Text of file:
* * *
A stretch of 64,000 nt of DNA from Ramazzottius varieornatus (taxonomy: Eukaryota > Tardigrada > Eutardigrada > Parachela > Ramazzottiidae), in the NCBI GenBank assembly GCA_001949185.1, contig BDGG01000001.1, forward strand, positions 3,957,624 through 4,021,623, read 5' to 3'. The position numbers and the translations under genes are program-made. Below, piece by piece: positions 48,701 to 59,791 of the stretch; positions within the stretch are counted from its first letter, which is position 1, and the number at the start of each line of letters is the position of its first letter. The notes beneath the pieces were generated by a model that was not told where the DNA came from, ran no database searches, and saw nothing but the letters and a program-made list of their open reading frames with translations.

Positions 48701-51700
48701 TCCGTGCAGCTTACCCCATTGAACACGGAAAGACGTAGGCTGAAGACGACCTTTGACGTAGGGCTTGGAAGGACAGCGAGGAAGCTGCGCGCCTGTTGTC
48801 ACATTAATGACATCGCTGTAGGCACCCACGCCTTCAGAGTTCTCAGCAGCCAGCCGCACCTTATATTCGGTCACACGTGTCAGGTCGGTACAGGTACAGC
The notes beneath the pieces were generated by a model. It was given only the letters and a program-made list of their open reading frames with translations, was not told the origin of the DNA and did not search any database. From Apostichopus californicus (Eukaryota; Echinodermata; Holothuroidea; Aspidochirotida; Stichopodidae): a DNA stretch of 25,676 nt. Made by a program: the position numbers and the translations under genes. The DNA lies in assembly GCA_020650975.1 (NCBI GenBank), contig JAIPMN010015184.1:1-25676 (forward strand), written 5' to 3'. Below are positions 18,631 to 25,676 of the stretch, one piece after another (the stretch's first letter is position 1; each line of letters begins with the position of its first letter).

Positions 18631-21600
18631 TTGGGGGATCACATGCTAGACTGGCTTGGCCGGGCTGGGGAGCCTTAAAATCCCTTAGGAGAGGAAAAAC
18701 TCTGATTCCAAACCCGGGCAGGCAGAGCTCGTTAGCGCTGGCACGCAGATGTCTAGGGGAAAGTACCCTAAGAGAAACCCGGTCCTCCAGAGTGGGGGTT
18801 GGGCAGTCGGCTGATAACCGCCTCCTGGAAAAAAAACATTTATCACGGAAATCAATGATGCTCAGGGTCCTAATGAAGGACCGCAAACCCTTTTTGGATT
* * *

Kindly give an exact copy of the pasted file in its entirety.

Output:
A stretch of 64,000 nt of DNA from Ramazzottius varieornatus (taxonomy: Eukaryota > Tardigrada > Eutardigrada > Parachela > Ramazzottiidae), in the NCBI GenBank assembly GCA_001949185.1, contig BDGG01000001.1, forward strand, positions 3,957,624 through 4,021,623, read 5' to 3'. The position numbers and the translations under genes are program-made. Below, piece by piece: positions 48,701 to 59,791 of the stretch; positions within the stretch are counted from its first letter, which is position 1, and the number at the start of each line of letters is the position of its first letter. The notes beneath the pieces were generated by a model that was not told where the DNA came from, ran no database searches, and saw nothing but the letters and a program-made list of their open reading frames with translations.

Positions 48701-51700
48701 TCCGTGCAGCTTACCCCATTGAACACGGAAAGACGTAGGCTGAAGACGACCTTTGACGTAGGGCTTGGAAGGACAGCGAGGAAGCTGCGCGCCTGTTGTC
48801 ACATTAATGACATCGCTGTAGGCACCCACGCCTTCAGAGTTCTCAGCAGCCAGCCGCACCTTATATTCGGTCACACGTGTCAGGTCGGTACAGGTACAGC
The notes beneath the pieces were generated by a model. It was given only the letters and a program-made list of their open reading frames with translations, was not told the origin of the DNA and did not search any database. From Apostichopus californicus (Eukaryota; Echinodermata; Holothuroidea; Aspidochirotida; Stichopodidae): a DNA stretch of 25,676 nt. Made by a program: the position numbers and the translations under genes. The DNA lies in assembly GCA_020650975.1 (NCBI GenBank), contig JAIPMN010015184.1:1-25676 (forward strand), written 5' to 3'. Below are positions 18,631 to 25,676 of the stretch, one piece after another (the stretch's first letter is position 1; each line of letters begins with the position of its first letter).

Positions 18631-21600
18631 TTGGGGGATCACATGCTAGACTGGCTTGGCCGGGCTGGGGAGCCTTAAAATCCCTTAGGAGAGGAAAAAC
18701 TCTGATTCCAAACCCGGGCAGGCAGAGCTCGTTAGCGCTGGCACGCAGATGTCTAGGGGAAAGTACCCTAAGAGAAACCCGGTCCTCCAGAGTGGGGGTT
18801 GGGCAGTCGGCTGATAACCGCCTCCTGGAAAAAAAACATTTATCACGGAAATCAATGATGCTCAGGGTCCTAATGAAGGACCGCAAACCCTTTTTGGATT